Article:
University Research Priority Program (URPP) Asia and Europe Institute of East Asian Studies, Department of Sinology.
Spaces & boundaries, environmental issues, body & gender, theories & methods
The workshop is intended to bring together graduate students in the humanities and social sciences who are (1) developing dissertations proposals or are already in more advanced phases of research or dissertation writing; and who are (2) also dealing with the abovementioned issues in the context of contemporary Asian states and societies.
For self-supporting participants: 31 January 2012
For participants applying for funding from the organizers: 15 January 2012
Maximum length of abstract: 500 words. Language: English or Chinese.
During the 1990s scholars from various fields engaged in different ways with the topic of modernity. The recent mushrooming interest in modernity might be roughly described as an interaction of three significantly intertwined conceptions: that of the excess called «postmodernity», that of the better understanding of modernity, and finally that of the plurality of ideas, theories and methods.
In the 1970s and 1980s postmodernism emerged as a new influential and transdisciplinary movement in the social sciences and humanities. Postmodern perception did not acknowledge established standards of universal truth and criticized many assumptions of Western philosophy. Among these assumptions were those concerning the structures of western social and political economy, and the concept of historical «progress». Above all, grand theories of development were challenged. Simultaneously and beyond intellectual enterprise, postmodernism, with its fondness for pastiche, playfulness, hybridity, and its scandalous affairs with popular culture, challenged the classical Western aesthetic.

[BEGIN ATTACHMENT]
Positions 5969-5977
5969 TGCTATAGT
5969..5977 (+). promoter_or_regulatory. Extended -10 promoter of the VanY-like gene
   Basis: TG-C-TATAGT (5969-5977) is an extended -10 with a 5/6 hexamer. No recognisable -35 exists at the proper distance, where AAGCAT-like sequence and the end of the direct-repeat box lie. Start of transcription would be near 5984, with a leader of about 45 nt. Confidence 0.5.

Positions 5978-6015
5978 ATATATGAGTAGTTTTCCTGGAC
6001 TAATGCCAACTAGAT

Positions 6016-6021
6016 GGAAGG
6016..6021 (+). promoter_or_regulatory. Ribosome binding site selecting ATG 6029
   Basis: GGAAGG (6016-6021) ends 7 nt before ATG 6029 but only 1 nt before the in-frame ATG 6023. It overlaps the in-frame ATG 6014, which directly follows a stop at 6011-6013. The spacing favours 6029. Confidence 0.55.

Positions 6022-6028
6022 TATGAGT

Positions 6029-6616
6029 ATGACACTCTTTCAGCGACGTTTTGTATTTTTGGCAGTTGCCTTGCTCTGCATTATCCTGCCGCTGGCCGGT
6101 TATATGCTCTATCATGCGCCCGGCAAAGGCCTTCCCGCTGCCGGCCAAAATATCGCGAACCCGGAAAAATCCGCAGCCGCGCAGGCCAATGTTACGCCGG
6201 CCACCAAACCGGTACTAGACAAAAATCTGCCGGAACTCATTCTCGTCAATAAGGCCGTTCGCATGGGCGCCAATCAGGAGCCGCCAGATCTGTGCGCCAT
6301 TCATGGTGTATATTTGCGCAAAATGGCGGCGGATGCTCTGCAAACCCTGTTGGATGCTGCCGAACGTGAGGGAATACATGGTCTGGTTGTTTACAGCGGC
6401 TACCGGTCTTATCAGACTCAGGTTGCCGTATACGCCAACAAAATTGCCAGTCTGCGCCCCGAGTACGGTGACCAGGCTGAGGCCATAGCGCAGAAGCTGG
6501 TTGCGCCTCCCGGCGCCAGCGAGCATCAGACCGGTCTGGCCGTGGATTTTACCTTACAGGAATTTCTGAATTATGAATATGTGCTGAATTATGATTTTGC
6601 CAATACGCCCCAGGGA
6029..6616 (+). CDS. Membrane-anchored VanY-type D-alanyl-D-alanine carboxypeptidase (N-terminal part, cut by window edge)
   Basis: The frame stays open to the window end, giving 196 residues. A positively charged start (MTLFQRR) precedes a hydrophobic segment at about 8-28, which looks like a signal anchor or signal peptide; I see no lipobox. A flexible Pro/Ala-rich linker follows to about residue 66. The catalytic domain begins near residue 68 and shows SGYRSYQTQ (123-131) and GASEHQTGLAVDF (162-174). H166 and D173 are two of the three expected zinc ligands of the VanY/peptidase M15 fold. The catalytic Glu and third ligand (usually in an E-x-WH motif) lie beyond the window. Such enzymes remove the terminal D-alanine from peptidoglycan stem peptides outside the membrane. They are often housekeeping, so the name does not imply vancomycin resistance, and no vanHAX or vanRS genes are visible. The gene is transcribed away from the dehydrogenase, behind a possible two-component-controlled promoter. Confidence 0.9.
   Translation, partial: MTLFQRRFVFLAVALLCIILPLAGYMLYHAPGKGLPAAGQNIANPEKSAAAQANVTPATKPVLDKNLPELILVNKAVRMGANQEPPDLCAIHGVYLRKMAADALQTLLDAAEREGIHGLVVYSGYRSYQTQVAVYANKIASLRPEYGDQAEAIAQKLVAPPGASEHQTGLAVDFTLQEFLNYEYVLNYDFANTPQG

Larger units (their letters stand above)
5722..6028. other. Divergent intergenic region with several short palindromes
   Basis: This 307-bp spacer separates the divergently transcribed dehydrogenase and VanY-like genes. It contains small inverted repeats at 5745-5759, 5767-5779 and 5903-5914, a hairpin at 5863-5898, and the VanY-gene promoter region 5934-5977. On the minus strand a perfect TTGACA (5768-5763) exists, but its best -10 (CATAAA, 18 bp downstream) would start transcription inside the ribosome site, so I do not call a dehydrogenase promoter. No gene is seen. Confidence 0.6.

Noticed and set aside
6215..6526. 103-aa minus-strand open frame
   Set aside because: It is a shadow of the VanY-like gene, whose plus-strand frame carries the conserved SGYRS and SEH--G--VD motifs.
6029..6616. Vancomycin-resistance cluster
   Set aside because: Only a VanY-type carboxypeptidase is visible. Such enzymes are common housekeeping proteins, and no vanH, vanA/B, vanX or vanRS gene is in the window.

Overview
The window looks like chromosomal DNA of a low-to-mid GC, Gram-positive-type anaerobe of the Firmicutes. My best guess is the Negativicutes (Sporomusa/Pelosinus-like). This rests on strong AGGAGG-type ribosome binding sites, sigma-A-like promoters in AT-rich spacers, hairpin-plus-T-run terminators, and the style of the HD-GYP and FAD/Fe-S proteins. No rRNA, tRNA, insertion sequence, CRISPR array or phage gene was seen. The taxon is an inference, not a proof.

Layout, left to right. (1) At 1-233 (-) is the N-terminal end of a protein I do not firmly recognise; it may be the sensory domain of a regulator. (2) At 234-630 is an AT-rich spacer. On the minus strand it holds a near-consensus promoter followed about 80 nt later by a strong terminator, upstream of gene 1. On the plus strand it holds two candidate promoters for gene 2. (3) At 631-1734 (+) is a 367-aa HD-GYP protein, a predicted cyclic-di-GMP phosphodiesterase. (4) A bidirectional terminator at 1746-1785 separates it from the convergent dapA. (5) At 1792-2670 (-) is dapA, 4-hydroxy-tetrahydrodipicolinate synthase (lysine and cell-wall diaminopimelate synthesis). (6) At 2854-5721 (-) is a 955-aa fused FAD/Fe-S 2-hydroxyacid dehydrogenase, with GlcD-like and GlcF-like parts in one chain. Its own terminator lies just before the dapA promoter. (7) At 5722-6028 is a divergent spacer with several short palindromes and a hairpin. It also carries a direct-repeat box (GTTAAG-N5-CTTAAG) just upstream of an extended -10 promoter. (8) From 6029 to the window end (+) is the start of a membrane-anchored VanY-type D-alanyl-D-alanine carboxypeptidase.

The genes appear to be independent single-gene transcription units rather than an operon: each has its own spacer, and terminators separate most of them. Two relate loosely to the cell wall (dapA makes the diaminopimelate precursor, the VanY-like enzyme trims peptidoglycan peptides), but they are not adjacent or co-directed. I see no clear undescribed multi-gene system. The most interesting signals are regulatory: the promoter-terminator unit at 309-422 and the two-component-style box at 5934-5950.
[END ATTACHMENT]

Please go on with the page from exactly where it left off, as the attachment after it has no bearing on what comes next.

Chinese, and South (East) Asian postmodernities are part of Asian and global modernities. They are inscribed as constant states into modernization projects (Lyotard 1989). Postmodernities involve the ongoing and ceaseless rewriting of modernities in a way that questions both periodization and progress in cultural history. Their proponents do not belong to a new age but they nevertheless rewrite some of the claims of modernity, for example the claim that its legitimacy is grounded on the concept of the liberation of humanity through science and technology (Lyotard 1991). Their legacy includes the critical reflection of key issues such as economical and geopolitical power, modes of production, reproduction and of the implied gendered subject-position.
This workshop will primarily focus on new perspectives on contemporary Chinese and (South) East Asian societies derived from cultural studies, postcolonial studies, literary studies, visual studies and gender studies. It will however be open to other approaches (e.g. historical, political or geographical).